Physicists at CERN's Large Hadron Collider (LHC) are analysing the results of their first attempt at colliding protons and lead ions. Further attempts at proton–lead collisions are expected over the next few weeks. If these trials are successful, a full-blown experimental programme could run in 2012.

Since the Geneva lab began experiments with the LHC in 2009, it has mostly been used to send two beams of protons in opposite directions around the 27 km accelerator, with the hope of spotting, among other things, the Higgs boson in the resulting collisions. Two beams of lead ions have also been smashed into each other in order to recreate the hot dense matter, known as a quark–gluon plasma, that was present in the early universe.

But to fully understand the results of such collisions, physicists need to know the properties of the lead ions before they collide. That is, their "cold state" before vast amounts of heat are released by the collisions. One way to do this, according to Urs Wiedemann at CERN, is to collide protons with lead ions.

Parton distribution

The problem at the moment is that our knowledge of the "parton distribution functions" for high-energy lead ions is not good enough to fully understand the results of lead–lead collisions at the LHC. Partons are the quarks and gluons that make up hadrons such as protons and neutrons – and hence the lead nuclei. At low energies hadrons can be thought of as containing just three valence quarks that interact via gluons. However, at the energies found in the LHC, hadrons comprise a large number of additional partons that can significantly affect how collisions occur. This "sea" of partons is described by a distribution function, which cannot be calculated to the desired degree of accuracy – so physicists must rely on experimental measurements.

The advantage of lead–proton collisions is that when a proton smashes into a lead nucleus, it does not heat the nucleus up much. The collision can therefore be analysed to reveal important details about the parton distribution functions of the lead ions in their cold state.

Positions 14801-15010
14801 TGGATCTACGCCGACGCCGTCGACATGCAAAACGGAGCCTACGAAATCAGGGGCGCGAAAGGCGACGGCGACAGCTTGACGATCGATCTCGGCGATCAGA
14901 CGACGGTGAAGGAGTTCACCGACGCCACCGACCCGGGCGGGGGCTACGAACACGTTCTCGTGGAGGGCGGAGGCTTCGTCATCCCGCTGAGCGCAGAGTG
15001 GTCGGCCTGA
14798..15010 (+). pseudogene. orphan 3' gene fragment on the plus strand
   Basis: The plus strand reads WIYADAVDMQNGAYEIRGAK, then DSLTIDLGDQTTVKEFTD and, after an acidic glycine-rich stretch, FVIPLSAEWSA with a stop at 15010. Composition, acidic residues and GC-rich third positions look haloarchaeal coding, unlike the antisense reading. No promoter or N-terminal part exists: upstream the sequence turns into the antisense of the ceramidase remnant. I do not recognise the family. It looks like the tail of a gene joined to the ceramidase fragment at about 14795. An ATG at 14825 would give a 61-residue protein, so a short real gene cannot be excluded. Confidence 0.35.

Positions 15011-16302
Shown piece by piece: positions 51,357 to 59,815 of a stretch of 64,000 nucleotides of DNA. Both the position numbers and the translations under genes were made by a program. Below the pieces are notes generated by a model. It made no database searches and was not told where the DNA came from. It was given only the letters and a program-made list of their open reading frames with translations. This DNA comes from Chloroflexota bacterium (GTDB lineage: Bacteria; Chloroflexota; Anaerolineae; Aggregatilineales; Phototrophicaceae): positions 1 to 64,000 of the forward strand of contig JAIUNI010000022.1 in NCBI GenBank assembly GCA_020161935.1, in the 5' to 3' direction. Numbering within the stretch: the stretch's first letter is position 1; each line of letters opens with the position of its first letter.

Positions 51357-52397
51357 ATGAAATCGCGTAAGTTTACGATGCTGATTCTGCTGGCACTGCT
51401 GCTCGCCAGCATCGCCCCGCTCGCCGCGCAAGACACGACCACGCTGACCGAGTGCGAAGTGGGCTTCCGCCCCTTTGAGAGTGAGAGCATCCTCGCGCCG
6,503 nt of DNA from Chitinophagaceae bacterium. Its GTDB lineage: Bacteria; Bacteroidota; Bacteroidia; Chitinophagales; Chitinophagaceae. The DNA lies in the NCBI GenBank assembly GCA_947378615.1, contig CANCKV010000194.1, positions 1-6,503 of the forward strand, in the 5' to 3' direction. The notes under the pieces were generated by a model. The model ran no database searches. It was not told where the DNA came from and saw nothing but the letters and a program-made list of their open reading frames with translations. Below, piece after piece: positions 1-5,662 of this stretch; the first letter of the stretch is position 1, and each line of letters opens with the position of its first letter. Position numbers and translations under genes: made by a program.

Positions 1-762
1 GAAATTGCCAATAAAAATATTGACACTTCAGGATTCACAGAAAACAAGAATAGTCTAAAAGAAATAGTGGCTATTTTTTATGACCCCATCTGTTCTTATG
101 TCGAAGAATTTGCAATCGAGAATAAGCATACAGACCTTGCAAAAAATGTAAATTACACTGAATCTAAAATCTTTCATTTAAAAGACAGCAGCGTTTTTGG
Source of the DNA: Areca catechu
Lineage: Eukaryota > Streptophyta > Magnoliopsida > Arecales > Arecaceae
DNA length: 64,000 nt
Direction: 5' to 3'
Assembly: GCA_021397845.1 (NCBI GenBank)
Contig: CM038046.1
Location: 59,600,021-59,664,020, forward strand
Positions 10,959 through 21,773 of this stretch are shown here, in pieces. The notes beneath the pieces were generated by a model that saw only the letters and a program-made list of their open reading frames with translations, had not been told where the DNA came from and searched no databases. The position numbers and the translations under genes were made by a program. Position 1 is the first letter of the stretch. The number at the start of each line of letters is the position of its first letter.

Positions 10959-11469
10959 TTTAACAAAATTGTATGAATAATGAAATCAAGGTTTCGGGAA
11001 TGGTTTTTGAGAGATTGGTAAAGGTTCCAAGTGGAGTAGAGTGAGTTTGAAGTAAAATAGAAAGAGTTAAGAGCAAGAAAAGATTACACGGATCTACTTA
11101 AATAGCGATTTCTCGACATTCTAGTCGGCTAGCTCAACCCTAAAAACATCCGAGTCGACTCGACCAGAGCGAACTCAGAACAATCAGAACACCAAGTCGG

First test 'successful'

The first test occurred on Monday and lasted 16 hours. CERN accelerator physicist John Jowett described it as "extremely successful". Jowett and colleagues first injected a few lead bunches in the presence of 304 proton bunches. A few bunches of each were then accelerated to the LHC's current full energy of 3.5 TeV for protons and 287 TeV for lead – or 1.38 TeV per lead nucleon.

At this top energy both beams are extremely relativistic. This means that with a small adjustment of the orbits, the protons and lead ions take the same time to complete one circuit of the accelerator. Initially, the lead and proton bunches met some 9 km away from the ATLAS experiment, but the team was able to move this meeting point back to the centre of ATLAS. This procedure lines up the bunches so they collide properly in all four experiments.

Jowett stresses that the beams were separated transversely so there have been no collisions yet. He added, "We still need to do some analysis of our data to determine whether the lead beam sizes were being blown up more than they usually are by other effects – that's important for projecting future performance."

Further sessions on proton–lead collisions are planned at the LHC over the next four weeks, although most of the beam time in November will be devoted to lead–lead collisions.

N.B. This article was updated on 3 November 2011.